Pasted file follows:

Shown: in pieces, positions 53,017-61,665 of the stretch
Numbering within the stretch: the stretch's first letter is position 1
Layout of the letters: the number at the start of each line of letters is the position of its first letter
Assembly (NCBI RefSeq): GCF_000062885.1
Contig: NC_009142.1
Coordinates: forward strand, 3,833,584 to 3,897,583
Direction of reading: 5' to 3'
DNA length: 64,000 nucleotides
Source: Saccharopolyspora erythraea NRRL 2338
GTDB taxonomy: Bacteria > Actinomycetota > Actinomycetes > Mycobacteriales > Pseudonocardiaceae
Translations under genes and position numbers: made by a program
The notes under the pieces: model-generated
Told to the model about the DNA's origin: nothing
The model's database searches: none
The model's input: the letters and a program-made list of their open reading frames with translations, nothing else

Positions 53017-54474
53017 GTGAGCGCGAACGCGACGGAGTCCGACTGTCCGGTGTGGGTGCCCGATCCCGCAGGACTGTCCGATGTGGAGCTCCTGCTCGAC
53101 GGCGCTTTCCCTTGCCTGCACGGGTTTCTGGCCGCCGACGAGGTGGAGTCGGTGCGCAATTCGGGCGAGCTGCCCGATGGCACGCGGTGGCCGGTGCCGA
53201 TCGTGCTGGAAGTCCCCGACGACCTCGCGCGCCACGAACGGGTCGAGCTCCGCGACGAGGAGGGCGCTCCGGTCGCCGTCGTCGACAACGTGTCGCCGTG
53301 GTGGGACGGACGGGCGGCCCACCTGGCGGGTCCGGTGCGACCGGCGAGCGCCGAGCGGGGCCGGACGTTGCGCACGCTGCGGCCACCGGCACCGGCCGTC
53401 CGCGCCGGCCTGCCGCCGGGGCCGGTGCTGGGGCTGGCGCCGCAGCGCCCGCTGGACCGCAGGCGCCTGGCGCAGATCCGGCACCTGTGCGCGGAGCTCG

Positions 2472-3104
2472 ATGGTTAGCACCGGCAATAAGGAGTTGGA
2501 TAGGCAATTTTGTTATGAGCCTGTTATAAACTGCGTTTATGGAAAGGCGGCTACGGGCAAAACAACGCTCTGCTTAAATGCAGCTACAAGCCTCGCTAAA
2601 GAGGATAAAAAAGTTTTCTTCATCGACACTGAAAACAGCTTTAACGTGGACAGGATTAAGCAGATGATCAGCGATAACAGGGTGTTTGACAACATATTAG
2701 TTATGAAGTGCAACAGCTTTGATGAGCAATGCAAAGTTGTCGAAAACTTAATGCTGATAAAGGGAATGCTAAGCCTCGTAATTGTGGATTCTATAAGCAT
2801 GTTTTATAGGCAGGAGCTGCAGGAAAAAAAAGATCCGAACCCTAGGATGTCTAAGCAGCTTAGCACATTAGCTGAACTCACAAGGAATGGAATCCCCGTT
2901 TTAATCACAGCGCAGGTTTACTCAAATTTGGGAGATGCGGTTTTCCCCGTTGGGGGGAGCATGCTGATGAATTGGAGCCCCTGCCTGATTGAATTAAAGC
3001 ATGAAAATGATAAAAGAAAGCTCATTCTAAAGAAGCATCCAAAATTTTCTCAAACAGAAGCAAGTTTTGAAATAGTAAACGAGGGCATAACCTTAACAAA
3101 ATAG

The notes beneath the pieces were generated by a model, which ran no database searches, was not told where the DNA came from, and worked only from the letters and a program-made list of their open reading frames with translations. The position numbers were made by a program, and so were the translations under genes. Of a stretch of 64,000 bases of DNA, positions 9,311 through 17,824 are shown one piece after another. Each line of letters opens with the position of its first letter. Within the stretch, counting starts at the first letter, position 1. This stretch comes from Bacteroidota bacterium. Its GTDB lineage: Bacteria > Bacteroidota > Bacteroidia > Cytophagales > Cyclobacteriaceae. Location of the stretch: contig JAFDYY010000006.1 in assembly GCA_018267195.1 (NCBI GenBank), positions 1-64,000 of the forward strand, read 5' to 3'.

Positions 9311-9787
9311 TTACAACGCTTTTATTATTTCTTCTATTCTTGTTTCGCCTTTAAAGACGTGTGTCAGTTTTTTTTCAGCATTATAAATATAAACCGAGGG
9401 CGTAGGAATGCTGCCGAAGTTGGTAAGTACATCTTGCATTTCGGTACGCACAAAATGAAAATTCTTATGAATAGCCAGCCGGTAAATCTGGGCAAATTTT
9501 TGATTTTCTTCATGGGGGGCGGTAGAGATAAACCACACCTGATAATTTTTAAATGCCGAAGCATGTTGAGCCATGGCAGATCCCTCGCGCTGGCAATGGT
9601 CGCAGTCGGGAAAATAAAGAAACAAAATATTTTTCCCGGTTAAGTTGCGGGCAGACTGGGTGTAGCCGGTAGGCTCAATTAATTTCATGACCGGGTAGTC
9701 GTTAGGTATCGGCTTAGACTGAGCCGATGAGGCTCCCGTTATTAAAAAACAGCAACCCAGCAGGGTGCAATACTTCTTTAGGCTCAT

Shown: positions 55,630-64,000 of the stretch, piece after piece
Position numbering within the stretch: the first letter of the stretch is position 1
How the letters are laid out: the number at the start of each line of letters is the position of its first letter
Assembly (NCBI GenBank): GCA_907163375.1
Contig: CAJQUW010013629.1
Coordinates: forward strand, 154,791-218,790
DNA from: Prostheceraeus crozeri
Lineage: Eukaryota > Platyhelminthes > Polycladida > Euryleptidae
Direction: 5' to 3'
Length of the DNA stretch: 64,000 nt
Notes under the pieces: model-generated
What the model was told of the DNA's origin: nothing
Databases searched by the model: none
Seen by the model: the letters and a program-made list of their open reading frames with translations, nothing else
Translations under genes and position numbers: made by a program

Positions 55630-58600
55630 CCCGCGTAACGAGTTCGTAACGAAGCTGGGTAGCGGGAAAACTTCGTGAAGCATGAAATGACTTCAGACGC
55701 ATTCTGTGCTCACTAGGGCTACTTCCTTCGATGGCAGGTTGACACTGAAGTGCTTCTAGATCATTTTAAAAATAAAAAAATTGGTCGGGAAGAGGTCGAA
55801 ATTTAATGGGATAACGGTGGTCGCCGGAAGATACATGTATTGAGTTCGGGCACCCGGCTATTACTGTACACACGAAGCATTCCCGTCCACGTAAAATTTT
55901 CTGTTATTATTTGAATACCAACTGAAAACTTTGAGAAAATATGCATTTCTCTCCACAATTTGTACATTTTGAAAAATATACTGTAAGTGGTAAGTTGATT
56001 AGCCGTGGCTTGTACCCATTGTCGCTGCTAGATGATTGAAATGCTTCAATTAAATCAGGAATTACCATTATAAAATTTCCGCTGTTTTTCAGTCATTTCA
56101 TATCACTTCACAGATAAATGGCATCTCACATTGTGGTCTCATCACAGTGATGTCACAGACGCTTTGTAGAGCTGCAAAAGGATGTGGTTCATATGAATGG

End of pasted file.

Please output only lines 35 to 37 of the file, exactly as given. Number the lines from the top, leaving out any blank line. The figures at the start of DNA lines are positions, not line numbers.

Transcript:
9501 TGATTTTCTTCATGGGGGGCGGTAGAGATAAACCACACCTGATAATTTTTAAATGCCGAAGCATGTTGAGCCATGGCAGATCCCTCGCGCTGGCAATGGT
9601 CGCAGTCGGGAAAATAAAGAAACAAAATATTTTTCCCGGTTAAGTTGCGGGCAGACTGGGTGTAGCCGGTAGGCTCAATTAATTTCATGACCGGGTAGTC
9701 GTTAGGTATCGGCTTAGACTGAGCCGATGAGGCTCCCGTTATTAAAAAACAGCAACCCAGCAGGGTGCAATACTTCTTTAGGCTCAT